Girls Golf initiative is fostering a dynamic community where young girls can
build life-long friendships, gain leadership skills and develop a strong sense
of self-confidence — all while contributing to a more sustainable future. In
addition to teaching environmental stewardship, Dow has made more than 100,000
recycled golf tees and donated 35,000 of them to Girls Golf this year.
Cori Matheson, Director
of LPGA*USGA Girls Golf of Phoenix; and Lauren
Director at Southern California Golf Association Junior Golf Foundation, see
firsthand the impact this programming is having. For Fesler, bringing more girls
into the sport helps provide greater access.
“Our program is focused on holistically developing juniors and creating golf
communities in low-income areas. Through Girls Golf programming, our kids meet
other girls who have the same interests and goals as them. This helps foster
their confidence and encourages them to feel comfortable on the course.”
For Matheson, who works with 1,000 girl golfers annually in the Phoenix area, it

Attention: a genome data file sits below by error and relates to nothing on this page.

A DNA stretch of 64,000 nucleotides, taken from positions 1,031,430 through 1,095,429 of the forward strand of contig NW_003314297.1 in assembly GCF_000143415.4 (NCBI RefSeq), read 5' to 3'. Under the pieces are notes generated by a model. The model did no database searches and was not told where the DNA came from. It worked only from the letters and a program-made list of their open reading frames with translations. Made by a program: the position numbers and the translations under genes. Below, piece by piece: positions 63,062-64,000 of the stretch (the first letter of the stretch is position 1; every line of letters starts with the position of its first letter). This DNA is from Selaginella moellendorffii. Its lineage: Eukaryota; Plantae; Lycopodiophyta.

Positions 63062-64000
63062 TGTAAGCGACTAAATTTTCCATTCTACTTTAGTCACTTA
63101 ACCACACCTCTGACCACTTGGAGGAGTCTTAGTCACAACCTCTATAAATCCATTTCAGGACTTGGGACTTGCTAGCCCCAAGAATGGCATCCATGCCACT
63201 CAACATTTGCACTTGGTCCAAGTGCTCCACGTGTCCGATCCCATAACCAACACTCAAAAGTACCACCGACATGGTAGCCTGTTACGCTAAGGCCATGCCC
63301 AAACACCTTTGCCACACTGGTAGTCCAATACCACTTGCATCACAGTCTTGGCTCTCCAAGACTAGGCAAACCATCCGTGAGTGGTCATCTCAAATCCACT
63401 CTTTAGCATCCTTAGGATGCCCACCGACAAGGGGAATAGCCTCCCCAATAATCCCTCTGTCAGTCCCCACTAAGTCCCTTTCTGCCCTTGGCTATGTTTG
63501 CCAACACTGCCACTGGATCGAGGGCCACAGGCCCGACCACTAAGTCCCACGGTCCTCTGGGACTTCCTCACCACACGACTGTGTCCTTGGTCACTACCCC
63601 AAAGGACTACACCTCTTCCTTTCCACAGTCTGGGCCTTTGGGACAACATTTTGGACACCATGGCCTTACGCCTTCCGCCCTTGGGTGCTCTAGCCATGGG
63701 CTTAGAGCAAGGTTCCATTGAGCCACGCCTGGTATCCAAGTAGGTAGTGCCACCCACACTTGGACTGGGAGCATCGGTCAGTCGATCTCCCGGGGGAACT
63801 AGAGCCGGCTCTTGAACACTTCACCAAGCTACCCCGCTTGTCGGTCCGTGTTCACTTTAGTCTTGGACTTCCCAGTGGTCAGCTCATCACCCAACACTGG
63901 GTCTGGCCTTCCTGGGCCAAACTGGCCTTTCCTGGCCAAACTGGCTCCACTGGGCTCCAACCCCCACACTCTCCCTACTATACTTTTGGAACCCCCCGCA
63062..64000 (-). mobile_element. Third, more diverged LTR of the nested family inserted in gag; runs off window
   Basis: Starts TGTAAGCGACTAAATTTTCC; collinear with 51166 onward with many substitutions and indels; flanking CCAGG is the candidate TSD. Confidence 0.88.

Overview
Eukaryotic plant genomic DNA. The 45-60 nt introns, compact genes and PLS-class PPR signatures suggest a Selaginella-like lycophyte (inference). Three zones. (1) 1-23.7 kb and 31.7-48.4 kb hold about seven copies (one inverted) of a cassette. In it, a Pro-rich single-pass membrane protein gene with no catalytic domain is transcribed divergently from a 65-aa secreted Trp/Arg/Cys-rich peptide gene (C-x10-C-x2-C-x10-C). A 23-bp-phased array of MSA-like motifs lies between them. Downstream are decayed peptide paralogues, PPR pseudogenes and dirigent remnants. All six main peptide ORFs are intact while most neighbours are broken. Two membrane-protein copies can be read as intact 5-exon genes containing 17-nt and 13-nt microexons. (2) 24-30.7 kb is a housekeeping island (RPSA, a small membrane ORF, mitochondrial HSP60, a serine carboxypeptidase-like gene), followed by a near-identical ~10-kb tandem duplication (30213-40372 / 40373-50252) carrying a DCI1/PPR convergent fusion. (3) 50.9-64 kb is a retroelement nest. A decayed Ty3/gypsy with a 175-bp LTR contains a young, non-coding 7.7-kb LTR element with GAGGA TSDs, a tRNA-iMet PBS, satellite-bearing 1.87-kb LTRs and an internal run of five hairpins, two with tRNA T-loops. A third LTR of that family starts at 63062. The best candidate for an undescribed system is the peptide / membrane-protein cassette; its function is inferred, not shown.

“empowers girls to dream big and develop confidence.” There is also a unique
opportunity to drive environmental impact. “Living in the Arizona desert,
water consumption by golf courses is a constant discussion in our community. It
is important for the girls to understand how a course can use water responsibly
to enjoy golf for years to come,” she says.
The LPGA’s annual tour is another prime example of how it delivers on its
mission of enabling female professionals to pursue their dreams in the game of
golf. And part of the annual tour — the Dow Great Lakes Bay
Invitational (GLBI) tournament, held for the
fourth time in July 2023 — is showing how sustainability and inclusivity can be
front and center at major sporting events.
In addition to helping shift gender and environmental trends, the tournament has
an eye toward future leaders — and, as part of its goals, is investing in local
organizations promoting the advancement of women and girls. Since its
establishment, GLBI has donated more than $1 million to local charities